Sugar: The Bitter Truth

Dr. Robert H Lustig MD, a professor of Pediatrics at UC San Francisco, lectured on why refined sugars, particularly fructose, along with not enough fiber, contribute significantly to our obesity epidemic. It is fascinating yet haunting, and I highly recommend it to anyone. It’s basically what inspired me to do this project.

It’s called “Sugar: The Bitter Truth” and it is available on YouTube.  Dr. Lustig also has a seven-part miniseries called “The Skinny On Obesity”, which I hope to watch soon also. It looks like it is very informative! Anyways, here is the run down of what I got from his lecture:

He begins his lecture with a couple surprising facts.

  • The USDA regulates everything  (trans fats, saturated fats, calories, sodium, etc.)…except for sugar. Considering that it’s a big part of the obesity epidemic, there is clearly something wrong with the system.
  • If a person drank one soda a day, that would be equivalent to adding about 15.5 pounds of fat each year. If each soda is 15o calories, multiply that by 365, and divide it by 3500 (the amount of calories in a pound of human body fat), you get about 15.64.
  • The average American consumes about 141 lbs of sugars per year.
  • If you walked down the bread isle, out of 32 refined breads, only 1 doesn’t contain some sort of added sugar

Then, he moves onto a bit of history, in which he explains why consumers today are surrounded by so many unhealthy, high-sugar options. Basically,

  • In 1973, Nixon decided to subsidize food, to make it cheaper to the American. Not a bad idea, but it had profound implications, as we all know today.
  • The invention of high fructose corn syrup in the 1960’s made it easier for manufacturers to put sugar in their products since it was substantially cheaper.
  • At around that same time, the USDA made an order to reduce fat consumption from 40% of our diet to 30% because there were studies that showed it caused bad cholesterol and strokes, which is also true.

That third point is important, because, surprisingly, the food industry did comply with that order and brought the fat content of it’s food down. But, without the fat in processed foods, they became basically tasteless. Processed foods in general are pretty tasteless pieces of cardboard, so they would always need some component to compensate for the taste of the lost fat, and that came from massive amounts of added sugar. However, sugar turned out to be even worse for Americans.

There are two big types of sugar, says Lustig. Glucose and Fructose. The former is a natural sugar that humans have been burning for energy for thousands of years. The latter however, is not naturally metabolized, and is sent directly to the liver. An article by Susan Beck from Pediatrics Consultant Live explains the difference and effects pretty well.

Fructose metabolized like fat – just as alcohol is. Dr Lustig did a masterful job of explaining the many ways in which fructose metabolism differs from human metabolism of glucose. When glucose is metabolized, it promotes a nice negative feedback pathway involving the liver, pancreas, and brain. The end result is that, through the suppression of ghrelin, the appetite for more glucose is suppressed and glucose consumption is kept in check. Insulin performs efficiently, and energy is stored in a usable form.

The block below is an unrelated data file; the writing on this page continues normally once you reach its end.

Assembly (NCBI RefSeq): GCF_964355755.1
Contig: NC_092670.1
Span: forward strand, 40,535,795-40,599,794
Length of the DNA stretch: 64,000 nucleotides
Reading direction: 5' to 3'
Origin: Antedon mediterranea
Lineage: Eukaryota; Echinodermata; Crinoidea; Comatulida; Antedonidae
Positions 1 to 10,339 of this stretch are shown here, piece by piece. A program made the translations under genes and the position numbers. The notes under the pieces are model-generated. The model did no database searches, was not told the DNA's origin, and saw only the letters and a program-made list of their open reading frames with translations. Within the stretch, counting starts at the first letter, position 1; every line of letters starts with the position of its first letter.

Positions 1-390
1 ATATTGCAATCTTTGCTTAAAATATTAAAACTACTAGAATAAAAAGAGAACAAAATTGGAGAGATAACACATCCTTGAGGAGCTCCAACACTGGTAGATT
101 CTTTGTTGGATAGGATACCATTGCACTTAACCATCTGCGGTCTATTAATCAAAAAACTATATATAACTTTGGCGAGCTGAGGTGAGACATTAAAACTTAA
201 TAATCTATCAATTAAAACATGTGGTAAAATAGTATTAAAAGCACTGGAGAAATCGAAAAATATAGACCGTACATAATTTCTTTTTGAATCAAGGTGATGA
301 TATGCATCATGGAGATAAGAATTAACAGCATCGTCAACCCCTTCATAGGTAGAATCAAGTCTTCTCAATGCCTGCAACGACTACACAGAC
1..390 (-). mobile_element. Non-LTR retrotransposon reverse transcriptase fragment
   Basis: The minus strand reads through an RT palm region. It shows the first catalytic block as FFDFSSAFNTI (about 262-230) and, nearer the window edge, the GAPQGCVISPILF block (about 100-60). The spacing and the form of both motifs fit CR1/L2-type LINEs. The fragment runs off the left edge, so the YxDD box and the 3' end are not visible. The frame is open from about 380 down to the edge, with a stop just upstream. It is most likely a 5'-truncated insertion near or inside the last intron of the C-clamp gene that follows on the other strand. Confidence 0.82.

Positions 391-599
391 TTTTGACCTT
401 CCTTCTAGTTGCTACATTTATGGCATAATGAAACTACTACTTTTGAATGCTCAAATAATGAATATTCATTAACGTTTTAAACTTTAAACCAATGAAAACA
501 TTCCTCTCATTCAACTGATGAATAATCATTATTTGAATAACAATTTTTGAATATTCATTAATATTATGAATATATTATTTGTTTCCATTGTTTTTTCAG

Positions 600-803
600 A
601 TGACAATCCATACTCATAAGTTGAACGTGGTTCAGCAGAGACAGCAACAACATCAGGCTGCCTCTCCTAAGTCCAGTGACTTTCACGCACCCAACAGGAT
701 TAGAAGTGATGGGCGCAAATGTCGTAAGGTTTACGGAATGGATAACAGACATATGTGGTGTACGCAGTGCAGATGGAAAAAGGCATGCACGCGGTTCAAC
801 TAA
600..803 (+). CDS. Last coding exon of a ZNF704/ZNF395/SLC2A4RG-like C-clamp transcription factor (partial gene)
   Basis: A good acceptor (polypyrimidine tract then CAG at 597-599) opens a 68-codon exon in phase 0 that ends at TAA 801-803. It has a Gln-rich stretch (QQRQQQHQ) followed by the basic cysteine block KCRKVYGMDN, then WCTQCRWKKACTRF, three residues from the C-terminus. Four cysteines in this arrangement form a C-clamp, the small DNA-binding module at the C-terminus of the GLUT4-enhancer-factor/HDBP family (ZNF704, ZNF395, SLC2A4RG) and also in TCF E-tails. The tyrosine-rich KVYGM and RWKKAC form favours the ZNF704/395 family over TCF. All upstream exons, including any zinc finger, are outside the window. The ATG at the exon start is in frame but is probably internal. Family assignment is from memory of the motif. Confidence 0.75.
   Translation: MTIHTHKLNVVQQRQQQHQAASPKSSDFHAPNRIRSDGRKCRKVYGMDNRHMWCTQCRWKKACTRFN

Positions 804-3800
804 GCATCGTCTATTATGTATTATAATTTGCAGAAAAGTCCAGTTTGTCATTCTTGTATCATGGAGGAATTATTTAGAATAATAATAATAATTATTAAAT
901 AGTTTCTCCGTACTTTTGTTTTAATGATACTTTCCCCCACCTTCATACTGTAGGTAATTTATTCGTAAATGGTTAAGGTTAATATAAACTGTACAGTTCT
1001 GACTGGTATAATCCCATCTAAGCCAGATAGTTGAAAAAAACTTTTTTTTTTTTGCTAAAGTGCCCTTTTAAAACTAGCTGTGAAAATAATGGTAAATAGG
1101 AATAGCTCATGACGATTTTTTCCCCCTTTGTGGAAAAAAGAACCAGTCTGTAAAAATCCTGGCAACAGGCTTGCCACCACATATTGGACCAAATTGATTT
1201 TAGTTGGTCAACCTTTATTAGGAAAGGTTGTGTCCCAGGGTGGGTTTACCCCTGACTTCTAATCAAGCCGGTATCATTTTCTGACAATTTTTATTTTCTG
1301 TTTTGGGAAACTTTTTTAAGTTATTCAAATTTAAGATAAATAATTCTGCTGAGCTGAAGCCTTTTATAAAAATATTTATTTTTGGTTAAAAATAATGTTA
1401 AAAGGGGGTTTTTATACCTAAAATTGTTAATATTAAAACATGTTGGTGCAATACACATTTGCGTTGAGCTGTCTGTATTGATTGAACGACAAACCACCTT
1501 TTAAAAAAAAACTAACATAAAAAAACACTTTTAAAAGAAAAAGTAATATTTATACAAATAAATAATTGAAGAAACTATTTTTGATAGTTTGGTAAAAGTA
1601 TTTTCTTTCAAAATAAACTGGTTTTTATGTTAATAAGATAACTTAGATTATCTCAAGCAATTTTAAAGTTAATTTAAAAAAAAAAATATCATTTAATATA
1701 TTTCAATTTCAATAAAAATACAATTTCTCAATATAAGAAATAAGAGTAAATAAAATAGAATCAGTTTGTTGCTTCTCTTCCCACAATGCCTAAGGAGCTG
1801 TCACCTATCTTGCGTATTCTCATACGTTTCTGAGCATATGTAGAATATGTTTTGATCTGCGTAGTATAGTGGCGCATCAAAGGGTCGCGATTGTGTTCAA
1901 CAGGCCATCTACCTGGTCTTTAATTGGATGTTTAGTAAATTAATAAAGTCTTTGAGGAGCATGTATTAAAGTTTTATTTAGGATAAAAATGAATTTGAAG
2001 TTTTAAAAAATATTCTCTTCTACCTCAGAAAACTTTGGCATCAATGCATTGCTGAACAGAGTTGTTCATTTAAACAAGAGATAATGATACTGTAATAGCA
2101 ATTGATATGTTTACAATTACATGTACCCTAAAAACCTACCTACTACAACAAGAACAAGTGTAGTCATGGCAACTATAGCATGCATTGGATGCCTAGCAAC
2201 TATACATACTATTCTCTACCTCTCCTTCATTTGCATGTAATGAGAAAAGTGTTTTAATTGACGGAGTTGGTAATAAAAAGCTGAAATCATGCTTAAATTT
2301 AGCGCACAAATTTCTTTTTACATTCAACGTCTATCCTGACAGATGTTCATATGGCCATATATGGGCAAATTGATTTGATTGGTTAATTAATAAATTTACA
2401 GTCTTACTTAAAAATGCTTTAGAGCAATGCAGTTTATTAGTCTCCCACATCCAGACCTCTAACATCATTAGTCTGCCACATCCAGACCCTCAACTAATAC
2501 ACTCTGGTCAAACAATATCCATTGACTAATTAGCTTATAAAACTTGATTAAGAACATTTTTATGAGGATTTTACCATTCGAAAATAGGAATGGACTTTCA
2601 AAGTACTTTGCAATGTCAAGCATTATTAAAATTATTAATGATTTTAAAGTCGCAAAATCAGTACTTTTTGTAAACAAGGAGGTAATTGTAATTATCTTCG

Fructose metabolism takes a very different form. In fact, it is metabolized by the liver in many ways just like a fat – and 30% of fructose actually ends up as fat. By-products of fructose metabolism include uric acid (which causes hypertension), very low-density lipoprotein (VLDL) cholesterol and triglycerides (which contribute to dyslipidemia), and free fatty acids (which lead to insulin resistance). These are all components of the metabolic syndrome. In addition, fructose leads to leptin resistance, thereby setting up a positive feedback pathway in which continuous consumption is promoted. (Dr. Lustig pointed out that these problems are all minimized when fructose is consumed in the form of whole fruit, since whole fruit always contains significant amounts of fiber , and fiber works to counteract the effects of fructose in a variety of ways. “When G-d made the poison, he packaged it with the antidote,” he said.
Dr Lustig noted that fructose metabolism also is strikingly similar to the way in which ethanol is metabolized. He made the graphic point that a 150-calorie can of soda and a 150-calorie beer both lead to 90 calories reaching the liver, and that both result in the toxic by-products of VLDL cholesterol and excess free fatty acids. Excess alcohol consumption and excess fructose consumption also result in many of the same health problems. Both cause hypertension, dyslipidemia, insulin resistance, and fatty liver disease.
Even more frightening, Lustig says that the earlier one is exposed to sugar, the more they will crave it later in life. For example, infant formulas are highly sweetened, containing large amounts of lactose, fructose, and glucose.
There are four points that Lustig summarizes with, or his bottom lines:
  1. Fructose is a carb
  2. Fructose metabolizes like a fat and is in fact, high fat
  3. Fructose is a toxin
  4. The FDA labels fructose as a GRAS (generally regarded as safe) food, however, that label isn’t based off of any solid research.

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